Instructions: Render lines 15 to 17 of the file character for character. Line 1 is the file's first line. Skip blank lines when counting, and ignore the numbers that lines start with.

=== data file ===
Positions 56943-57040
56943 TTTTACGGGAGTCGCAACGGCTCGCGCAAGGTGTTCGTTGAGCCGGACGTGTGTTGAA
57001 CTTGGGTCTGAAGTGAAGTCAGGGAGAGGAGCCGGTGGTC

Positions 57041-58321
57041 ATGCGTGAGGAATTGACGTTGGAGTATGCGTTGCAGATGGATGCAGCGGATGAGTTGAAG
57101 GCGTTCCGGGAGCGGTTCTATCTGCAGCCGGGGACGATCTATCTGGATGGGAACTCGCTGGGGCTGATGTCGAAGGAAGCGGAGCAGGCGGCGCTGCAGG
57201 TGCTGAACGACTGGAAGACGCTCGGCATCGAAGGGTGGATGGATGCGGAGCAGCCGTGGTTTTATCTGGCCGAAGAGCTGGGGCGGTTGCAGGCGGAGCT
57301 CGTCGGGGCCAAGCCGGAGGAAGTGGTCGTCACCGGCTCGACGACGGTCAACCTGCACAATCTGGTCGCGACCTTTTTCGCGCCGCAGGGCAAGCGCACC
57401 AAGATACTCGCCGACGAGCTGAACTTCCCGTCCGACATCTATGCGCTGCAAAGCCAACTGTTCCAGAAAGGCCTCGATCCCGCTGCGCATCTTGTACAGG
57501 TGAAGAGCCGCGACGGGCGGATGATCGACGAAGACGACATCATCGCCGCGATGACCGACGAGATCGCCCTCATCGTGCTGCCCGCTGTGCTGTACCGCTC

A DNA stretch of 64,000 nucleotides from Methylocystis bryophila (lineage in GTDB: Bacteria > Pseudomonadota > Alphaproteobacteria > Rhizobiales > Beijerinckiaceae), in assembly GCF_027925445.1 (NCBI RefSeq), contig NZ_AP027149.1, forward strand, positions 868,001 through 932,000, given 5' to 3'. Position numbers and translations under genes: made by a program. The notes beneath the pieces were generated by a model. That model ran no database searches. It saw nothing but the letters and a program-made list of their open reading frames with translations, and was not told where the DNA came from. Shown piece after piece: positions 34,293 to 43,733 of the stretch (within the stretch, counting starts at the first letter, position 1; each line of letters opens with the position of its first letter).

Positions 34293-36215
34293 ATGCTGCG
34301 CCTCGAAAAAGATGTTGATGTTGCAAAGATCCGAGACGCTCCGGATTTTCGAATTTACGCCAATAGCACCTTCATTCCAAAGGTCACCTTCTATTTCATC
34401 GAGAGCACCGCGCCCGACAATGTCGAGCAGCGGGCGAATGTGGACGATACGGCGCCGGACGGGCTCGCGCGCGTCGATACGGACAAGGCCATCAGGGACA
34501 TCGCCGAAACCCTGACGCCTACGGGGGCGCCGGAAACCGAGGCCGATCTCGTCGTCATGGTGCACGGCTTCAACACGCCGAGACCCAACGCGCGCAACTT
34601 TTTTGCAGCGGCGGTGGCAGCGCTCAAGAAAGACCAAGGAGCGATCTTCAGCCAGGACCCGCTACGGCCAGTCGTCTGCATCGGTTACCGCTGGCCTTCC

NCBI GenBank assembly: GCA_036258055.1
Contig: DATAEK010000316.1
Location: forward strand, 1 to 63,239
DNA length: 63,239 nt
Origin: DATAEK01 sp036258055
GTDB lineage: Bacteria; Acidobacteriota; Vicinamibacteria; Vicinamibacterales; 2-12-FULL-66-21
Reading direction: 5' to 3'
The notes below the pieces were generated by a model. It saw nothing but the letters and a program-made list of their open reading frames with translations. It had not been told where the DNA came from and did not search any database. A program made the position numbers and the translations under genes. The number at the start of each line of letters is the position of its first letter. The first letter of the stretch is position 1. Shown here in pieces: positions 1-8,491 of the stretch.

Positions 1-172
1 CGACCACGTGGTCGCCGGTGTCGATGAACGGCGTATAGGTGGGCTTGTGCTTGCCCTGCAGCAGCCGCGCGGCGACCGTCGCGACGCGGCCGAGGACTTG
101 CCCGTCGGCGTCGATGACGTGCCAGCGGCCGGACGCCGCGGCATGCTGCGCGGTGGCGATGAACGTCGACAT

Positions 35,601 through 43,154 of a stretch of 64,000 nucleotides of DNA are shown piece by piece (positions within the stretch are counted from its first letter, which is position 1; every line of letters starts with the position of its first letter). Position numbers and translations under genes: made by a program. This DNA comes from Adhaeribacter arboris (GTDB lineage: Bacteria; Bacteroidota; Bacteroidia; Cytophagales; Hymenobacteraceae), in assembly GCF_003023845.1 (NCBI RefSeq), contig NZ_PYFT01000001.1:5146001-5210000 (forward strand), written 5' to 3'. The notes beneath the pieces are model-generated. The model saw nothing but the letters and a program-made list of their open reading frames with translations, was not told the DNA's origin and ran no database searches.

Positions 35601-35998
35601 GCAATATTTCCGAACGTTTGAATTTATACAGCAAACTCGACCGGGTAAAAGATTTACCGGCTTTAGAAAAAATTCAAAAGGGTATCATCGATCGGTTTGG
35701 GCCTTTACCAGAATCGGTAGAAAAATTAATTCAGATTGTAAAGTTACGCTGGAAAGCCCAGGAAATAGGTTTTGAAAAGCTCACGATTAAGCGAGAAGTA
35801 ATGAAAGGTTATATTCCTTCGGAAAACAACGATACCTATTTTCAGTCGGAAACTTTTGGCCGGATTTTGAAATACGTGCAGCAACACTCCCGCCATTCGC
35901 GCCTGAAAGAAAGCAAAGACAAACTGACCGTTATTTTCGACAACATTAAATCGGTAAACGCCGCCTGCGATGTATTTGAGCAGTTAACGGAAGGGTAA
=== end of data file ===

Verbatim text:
34401 GAGAGCACCGCGCCCGACAATGTCGAGCAGCGGGCGAATGTGGACGATACGGCGCCGGACGGGCTCGCGCGCGTCGATACGGACAAGGCCATCAGGGACA
34501 TCGCCGAAACCCTGACGCCTACGGGGGCGCCGGAAACCGAGGCCGATCTCGTCGTCATGGTGCACGGCTTCAACACGCCGAGACCCAACGCGCGCAACTT
34601 TTTTGCAGCGGCGGTGGCAGCGCTCAAGAAAGACCAAGGAGCGATCTTCAGCCAGGACCCGCTACGGCCAGTCGTCTGCATCGGTTACCGCTGGCCTTCC